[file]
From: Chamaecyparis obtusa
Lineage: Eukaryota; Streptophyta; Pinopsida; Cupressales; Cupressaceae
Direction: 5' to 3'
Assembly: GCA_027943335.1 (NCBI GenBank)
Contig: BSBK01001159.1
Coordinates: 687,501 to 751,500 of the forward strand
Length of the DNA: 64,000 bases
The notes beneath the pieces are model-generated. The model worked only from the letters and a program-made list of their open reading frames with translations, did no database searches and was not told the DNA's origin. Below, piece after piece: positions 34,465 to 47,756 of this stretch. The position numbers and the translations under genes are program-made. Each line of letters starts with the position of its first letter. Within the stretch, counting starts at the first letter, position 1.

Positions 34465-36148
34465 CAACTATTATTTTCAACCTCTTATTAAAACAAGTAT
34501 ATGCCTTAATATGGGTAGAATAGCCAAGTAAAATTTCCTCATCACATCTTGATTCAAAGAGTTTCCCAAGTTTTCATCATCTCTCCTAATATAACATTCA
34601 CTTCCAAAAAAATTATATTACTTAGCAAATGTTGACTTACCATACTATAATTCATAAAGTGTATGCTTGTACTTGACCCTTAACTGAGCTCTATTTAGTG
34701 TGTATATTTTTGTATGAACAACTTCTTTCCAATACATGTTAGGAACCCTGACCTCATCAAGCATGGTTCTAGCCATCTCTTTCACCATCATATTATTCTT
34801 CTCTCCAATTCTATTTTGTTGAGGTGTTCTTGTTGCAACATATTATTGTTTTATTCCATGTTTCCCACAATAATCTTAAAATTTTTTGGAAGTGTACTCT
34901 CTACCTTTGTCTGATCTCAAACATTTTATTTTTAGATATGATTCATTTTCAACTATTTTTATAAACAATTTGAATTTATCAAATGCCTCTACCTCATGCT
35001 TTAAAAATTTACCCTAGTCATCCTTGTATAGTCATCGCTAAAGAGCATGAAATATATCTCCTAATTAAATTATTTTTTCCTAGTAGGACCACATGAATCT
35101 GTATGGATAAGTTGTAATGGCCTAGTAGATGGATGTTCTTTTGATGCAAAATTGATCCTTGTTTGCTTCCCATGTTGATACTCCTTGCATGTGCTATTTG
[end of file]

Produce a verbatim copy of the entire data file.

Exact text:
From: Chamaecyparis obtusa
Lineage: Eukaryota; Streptophyta; Pinopsida; Cupressales; Cupressaceae
Direction: 5' to 3'
Assembly: GCA_027943335.1 (NCBI GenBank)
Contig: BSBK01001159.1
Coordinates: 687,501 to 751,500 of the forward strand
Length of the DNA: 64,000 bases
The notes beneath the pieces are model-generated. The model worked only from the letters and a program-made list of their open reading frames with translations, did no database searches and was not told the DNA's origin. Below, piece after piece: positions 34,465 to 47,756 of this stretch. The position numbers and the translations under genes are program-made. Each line of letters starts with the position of its first letter. Within the stretch, counting starts at the first letter, position 1.

Positions 34465-36148
34465 CAACTATTATTTTCAACCTCTTATTAAAACAAGTAT
34501 ATGCCTTAATATGGGTAGAATAGCCAAGTAAAATTTCCTCATCACATCTTGATTCAAAGAGTTTCCCAAGTTTTCATCATCTCTCCTAATATAACATTCA
34601 CTTCCAAAAAAATTATATTACTTAGCAAATGTTGACTTACCATACTATAATTCATAAAGTGTATGCTTGTACTTGACCCTTAACTGAGCTCTATTTAGTG
34701 TGTATATTTTTGTATGAACAACTTCTTTCCAATACATGTTAGGAACCCTGACCTCATCAAGCATGGTTCTAGCCATCTCTTTCACCATCATATTATTCTT
34801 CTCTCCAATTCTATTTTGTTGAGGTGTTCTTGTTGCAACATATTATTGTTTTATTCCATGTTTCCCACAATAATCTTAAAATTTTTTGGAAGTGTACTCT
34901 CTACCTTTGTCTGATCTCAAACATTTTATTTTTAGATATGATTCATTTTCAACTATTTTTATAAACAATTTGAATTTATCAAATGCCTCTACCTCATGCT
35001 TTAAAAATTTACCCTAGTCATCCTTGTATAGTCATCGCTAAAGAGCATGAAATATATCTCCTAATTAAATTATTTTTTCCTAGTAGGACCACATGAATCT
35101 GTATGGATAAGTTGTAATGGCCTAGTAGATGGATGTTCTTTTGATGCAAAATTGATCCTTGTTTGCTTCCCATGTTGATACTCCTTGCATGTGCTATTTG